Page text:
Sonoran Hot Dog
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Over the years, I’ve found that I connect both my good memories shared with family and friends and my sad memories with particular foods that remind me of people or things, or a certain cooking... Read more
Within the city, some of the best neighborhoods to explore thoroughly on foot include the art- and history-filled Centro Histórico—heck, just walking across the massive Zócalo, the world’s second-largest public plaza, a few times will burn a nice handful of calories—the hip Brooklyn-esque colonias of Condesa and Roma, and the relaxed neighborhood of Coyoacán, one-time stomping grounds of artist Frida Kahlo (as well as an asylum-seeking Leon Trotsky).
D.F. is rich in parkland —many visitors are surprised at just how many trees they see. The city’s largest park, the Bosque de Chapultepec (map), is a 220-hectare (543-acre) oasis of greenery and art in the middle of the urban jungle, home to jogging paths, a lake with rental rowboats, the presidential mansion, city zoo, several museums including the excellent Museo Nacional de Antropología, and the city’s towering landmark, the Castillo de Chapultepec. The centuries-old Alameda Central, on the spot of a former Aztec marketplace located just west of el Centro, is another leafy, pleasant spot for a stroll, dotted by classical fountains and affording great opportunities for people-watching (especially on Sundays). Also great for exercise is the smaller, more neighborhoody Parque México (pictured above) in Col. Condesa, popular with local joggers and dog-walkers.
Alternatively, you can always combine eating and walking at the same time: Check out the culinary tours offered by Eat Mexico for a terrific intro to D.F.’s street food from knowledgeable, multilingual guides. Current offerings focus on tacos, street food, or market food, but customizable tours are available too.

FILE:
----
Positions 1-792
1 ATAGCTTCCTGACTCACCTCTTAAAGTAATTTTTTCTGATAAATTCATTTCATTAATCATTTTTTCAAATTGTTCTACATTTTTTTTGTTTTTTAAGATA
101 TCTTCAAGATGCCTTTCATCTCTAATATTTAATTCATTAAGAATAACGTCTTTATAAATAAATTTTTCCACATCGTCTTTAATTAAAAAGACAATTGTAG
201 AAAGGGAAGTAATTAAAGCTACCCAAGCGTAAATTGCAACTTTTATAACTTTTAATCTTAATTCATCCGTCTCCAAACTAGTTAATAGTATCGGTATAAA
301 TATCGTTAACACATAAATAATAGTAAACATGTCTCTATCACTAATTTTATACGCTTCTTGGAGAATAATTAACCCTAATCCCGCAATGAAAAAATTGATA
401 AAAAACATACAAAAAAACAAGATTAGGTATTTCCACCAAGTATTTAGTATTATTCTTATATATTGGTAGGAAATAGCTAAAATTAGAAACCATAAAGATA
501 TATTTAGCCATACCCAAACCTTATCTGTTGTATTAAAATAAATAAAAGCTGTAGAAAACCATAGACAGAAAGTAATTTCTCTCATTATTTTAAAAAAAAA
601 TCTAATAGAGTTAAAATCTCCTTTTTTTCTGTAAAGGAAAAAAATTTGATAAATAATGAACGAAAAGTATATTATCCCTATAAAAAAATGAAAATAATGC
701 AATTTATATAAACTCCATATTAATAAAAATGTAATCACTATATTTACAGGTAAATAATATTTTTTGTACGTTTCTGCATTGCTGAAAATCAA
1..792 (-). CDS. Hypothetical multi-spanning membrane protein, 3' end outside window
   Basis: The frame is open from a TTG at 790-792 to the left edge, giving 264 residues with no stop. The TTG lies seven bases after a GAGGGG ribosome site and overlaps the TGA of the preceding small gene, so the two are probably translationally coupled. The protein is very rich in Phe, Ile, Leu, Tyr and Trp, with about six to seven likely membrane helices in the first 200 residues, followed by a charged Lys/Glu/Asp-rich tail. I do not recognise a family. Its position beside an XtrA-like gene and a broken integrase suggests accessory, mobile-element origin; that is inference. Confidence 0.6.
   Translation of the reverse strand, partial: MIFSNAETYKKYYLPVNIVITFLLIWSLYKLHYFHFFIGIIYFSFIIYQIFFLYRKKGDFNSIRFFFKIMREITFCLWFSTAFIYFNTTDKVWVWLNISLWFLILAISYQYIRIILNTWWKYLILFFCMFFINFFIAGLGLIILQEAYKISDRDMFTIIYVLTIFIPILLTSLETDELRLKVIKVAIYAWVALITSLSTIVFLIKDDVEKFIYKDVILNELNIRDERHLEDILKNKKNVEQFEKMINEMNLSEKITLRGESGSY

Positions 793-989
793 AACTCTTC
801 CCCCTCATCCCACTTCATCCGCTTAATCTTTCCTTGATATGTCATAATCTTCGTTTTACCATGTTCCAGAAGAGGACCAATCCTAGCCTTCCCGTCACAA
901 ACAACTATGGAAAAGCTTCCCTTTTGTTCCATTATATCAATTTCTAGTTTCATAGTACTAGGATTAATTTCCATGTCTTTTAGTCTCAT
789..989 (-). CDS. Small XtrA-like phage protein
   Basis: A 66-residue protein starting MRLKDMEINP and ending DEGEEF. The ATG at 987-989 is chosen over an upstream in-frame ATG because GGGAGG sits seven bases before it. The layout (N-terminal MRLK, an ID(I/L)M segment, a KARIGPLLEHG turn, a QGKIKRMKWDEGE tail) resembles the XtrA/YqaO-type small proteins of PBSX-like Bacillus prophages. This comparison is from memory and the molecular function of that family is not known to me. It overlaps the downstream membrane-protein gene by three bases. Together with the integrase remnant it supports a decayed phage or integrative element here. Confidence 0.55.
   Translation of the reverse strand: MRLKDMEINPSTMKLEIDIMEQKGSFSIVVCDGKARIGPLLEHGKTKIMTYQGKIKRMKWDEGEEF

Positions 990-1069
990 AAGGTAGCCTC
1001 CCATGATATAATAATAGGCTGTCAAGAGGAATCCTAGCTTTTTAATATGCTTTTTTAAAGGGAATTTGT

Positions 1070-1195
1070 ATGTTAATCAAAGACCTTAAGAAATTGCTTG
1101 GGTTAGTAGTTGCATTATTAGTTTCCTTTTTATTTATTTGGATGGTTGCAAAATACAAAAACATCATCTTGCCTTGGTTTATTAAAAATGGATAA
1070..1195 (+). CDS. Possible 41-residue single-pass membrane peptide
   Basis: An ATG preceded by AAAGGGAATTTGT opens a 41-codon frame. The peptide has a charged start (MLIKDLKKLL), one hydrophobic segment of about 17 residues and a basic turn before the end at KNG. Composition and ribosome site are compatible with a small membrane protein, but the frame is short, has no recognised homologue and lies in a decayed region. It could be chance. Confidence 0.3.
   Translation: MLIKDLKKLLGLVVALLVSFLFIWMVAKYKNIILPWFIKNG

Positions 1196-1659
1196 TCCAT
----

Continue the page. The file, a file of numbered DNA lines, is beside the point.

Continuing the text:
An essential day trip from Mexico City, the enormous, 2,000-year-old archaeological site of Teotihuacán affords a once-in-in-a-lifetime glimpse into a mysterious and complex ancient civilization that had a penchant for elaborate carvings, colorful pictographic murals, and immense, steep pyramids (shown above)—perfect for slogging up following a few days of taco noshing. (No, really—the views are worth it.) The site is located about 30 miles (50 km) northeast of Mexico City, and is reachable by frequent bus from Terminal Central del Norte (Av. De los Cien Metros 1907). Don’t forget lots of water, sunscreen, and good shoes.
To alleviate traffic congestion, Mexico City, following the lead of other world cities, has launched a Sunday bike program called Muévete en Bici, in which roughly 15 miles (24 km) of el Centro, including the eight-lane Euro-style Paseo de la Reforma, are closed to car traffic and open to cyclists (and in-line skaters, etc.) from 8am to 2pm. Moreover, every last Sunday of the month, a full 20-mile (32 km) circuit, the Ciclotón, is open to cyclists during the same hours (much like Bogotá’s Ciclovía). You can borrow a bike for free from government kiosks, including along the Paseo de la Reforma; check this map of cicloestaciones for locations and plan to arrive early.
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